(Jasper County). The town of Purrysburg, located on the Savannah River in present-day Jasper County, was named after its founder, Jean-Pierre Purry (1675–1736). Born in Neuchâtel, Switzerland, Purry was a wine merchant who, after traveling to South Africa, Indonesia, and Australia, developed colonization plans based on meteorological theories that highlighted certain areas of the world as having an ideal climate for agriculture. After unsuccessfully submitting his projects to the Dutch and the French, Purry approached British authorities in the 1720s. A first attempt to send Swiss settlers to South Carolina failed in 1724–1726 due to the uncertain political status of the colony following the revolution of 1719 and the proprietors’ sudden withdrawal of their financial pledge. The township plan, initiated in 1731 under Governor Robert Johnson, provided the necessary impetus for the foundation of Purrysburg the following year. This new policy was designed to encourage the immigration of continental Protestants who would settle together in a string of townships along the colony’s frontier and develop the hoped-to-be lucrative production of silk, indigo, and wine. In 1732 and 1733 possibly three hundred French-Swiss and German-Swiss colonists arrived in South Carolina with Purry to settle the 48,000-acre township promised by the colony’s authorities.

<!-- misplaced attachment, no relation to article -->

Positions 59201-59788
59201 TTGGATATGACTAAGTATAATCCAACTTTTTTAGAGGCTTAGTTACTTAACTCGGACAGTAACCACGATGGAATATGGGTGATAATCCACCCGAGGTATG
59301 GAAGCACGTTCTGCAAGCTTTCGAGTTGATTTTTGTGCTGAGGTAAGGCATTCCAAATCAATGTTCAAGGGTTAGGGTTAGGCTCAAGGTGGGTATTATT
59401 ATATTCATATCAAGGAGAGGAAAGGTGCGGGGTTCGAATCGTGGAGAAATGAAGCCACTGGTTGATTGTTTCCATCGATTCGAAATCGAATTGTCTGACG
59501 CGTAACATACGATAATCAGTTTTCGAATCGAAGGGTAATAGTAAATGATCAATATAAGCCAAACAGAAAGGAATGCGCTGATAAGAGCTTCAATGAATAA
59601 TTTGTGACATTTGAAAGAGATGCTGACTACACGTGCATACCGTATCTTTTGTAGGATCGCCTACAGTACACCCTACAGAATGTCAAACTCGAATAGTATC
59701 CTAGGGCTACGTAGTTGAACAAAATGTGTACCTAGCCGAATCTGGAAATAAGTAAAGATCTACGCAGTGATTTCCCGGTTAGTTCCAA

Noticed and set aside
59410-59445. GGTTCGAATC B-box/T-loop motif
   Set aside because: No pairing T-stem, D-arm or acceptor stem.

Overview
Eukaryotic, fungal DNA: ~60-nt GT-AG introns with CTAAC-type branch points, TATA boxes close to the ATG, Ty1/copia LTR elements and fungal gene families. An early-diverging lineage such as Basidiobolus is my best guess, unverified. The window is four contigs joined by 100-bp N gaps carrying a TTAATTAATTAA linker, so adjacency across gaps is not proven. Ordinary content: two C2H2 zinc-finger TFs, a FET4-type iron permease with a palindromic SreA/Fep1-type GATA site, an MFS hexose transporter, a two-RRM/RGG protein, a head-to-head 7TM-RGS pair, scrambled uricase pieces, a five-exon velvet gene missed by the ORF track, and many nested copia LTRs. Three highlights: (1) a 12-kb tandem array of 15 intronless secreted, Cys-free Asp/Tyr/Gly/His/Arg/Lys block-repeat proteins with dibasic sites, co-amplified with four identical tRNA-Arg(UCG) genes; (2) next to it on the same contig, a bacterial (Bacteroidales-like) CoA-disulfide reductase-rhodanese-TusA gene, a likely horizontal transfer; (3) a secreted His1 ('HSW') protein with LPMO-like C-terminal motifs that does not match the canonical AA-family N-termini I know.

Although the Swiss settlement experienced some degree of economic success, at least in terms of silk production, the inhospitable terrain and severe climate, land encroachments by British settlers, bickering between French-and German-speaking settlers over linguistic matters, and most importantly, the relocation of many enterprising Purrysburgers to Charleston and Savannah condemned Purrysburg to remaining a marginal southern frontier town. DeSaussure, Beaufain, Huguenin, Verdier, Borquine, Mengersdorff, Holzendorf, and Mayerhoffer are among well-known South Carolina surnames from Purrysburg.
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———. “A Tarnished Legacy Revisited: Jean Pierre Purry and the Settlement of the Southern Frontier, 1718–1736.” South Carolina Historical Magazine 92 (October 1991): 232–52.
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